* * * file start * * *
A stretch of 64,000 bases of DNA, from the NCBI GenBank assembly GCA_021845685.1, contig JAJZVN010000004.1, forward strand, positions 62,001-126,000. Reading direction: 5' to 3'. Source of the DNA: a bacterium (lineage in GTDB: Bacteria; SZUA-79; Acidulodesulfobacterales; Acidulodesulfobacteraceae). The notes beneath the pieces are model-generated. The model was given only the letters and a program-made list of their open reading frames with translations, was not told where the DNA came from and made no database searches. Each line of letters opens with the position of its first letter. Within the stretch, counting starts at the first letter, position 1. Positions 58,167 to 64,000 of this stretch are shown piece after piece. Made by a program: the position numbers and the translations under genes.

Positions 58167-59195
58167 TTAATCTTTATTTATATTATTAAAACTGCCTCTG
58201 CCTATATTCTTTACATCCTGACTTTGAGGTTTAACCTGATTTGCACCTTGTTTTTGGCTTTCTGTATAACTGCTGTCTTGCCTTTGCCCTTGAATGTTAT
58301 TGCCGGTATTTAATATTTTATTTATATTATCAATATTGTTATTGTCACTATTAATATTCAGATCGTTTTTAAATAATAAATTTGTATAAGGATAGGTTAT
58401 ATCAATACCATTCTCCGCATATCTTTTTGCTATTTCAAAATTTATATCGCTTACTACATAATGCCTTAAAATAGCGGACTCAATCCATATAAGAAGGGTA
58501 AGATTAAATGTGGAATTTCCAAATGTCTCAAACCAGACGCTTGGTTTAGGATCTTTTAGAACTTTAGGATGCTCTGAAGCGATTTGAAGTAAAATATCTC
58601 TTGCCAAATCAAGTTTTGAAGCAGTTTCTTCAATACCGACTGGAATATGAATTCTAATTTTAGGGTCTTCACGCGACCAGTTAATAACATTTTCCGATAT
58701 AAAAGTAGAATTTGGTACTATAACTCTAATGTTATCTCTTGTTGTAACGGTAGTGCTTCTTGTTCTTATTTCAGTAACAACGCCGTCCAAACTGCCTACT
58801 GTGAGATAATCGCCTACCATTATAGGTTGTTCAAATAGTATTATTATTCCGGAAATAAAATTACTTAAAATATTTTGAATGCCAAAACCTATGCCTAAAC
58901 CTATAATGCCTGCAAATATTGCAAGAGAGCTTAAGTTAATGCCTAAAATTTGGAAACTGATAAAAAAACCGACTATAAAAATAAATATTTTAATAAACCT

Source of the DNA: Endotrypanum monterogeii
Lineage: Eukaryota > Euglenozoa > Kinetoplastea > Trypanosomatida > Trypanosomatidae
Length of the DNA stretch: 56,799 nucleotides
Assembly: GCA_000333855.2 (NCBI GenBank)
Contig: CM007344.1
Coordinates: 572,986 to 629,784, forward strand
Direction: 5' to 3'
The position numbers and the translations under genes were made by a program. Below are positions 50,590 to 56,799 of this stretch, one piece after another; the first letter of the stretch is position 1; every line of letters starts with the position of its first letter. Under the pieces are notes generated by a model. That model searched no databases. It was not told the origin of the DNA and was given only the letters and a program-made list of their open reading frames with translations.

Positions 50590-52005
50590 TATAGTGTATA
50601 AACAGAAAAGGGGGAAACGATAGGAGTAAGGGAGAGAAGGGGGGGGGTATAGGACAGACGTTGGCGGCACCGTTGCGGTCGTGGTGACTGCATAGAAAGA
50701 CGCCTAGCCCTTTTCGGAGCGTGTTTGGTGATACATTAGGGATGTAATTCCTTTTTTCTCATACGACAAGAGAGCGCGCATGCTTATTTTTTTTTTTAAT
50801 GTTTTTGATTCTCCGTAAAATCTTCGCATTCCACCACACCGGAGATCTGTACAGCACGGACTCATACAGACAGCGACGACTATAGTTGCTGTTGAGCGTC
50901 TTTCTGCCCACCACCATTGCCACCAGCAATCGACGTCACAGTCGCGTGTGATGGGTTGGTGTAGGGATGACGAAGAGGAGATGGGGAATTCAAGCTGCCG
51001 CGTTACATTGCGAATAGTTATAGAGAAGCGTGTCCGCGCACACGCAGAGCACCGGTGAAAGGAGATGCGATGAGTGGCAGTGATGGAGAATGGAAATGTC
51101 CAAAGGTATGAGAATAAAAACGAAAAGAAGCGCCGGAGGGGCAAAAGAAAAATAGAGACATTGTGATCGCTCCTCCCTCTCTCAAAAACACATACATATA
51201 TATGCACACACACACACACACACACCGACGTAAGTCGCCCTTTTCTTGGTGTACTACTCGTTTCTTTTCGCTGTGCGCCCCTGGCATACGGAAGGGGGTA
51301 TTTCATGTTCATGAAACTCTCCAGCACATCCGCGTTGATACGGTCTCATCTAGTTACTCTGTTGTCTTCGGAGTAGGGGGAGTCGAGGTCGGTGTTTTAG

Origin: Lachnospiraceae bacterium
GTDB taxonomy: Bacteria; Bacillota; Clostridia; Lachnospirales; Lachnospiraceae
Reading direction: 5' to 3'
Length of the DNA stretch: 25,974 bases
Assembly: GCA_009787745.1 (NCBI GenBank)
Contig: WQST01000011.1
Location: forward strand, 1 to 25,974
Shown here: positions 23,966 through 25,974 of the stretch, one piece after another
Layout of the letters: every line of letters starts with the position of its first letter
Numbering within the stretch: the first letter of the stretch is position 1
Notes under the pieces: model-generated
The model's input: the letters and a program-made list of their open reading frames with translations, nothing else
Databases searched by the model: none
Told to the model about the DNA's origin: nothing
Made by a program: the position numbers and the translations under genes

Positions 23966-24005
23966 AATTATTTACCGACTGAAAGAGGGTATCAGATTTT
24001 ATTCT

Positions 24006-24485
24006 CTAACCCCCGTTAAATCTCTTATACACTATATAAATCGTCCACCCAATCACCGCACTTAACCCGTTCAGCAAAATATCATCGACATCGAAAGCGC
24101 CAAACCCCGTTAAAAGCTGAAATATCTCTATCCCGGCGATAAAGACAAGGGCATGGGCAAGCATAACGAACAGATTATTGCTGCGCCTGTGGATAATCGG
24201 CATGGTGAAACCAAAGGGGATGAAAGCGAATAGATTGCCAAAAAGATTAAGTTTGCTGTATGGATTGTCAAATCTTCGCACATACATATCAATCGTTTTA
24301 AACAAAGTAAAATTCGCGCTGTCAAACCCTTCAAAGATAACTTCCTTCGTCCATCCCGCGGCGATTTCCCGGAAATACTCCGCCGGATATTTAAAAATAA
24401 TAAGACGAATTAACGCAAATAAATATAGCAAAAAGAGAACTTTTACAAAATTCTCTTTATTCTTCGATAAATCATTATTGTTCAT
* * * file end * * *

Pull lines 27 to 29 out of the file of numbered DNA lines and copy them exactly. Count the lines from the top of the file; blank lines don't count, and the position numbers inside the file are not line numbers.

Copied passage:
51101 CAAAGGTATGAGAATAAAAACGAAAAGAAGCGCCGGAGGGGCAAAAGAAAAATAGAGACATTGTGATCGCTCCTCCCTCTCTCAAAAACACATACATATA
51201 TATGCACACACACACACACACACACCGACGTAAGTCGCCCTTTTCTTGGTGTACTACTCGTTTCTTTTCGCTGTGCGCCCCTGGCATACGGAAGGGGGTA
51301 TTTCATGTTCATGAAACTCTCCAGCACATCCGCGTTGATACGGTCTCATCTAGTTACTCTGTTGTCTTCGGAGTAGGGGGAGTCGAGGTCGGTGTTTTAG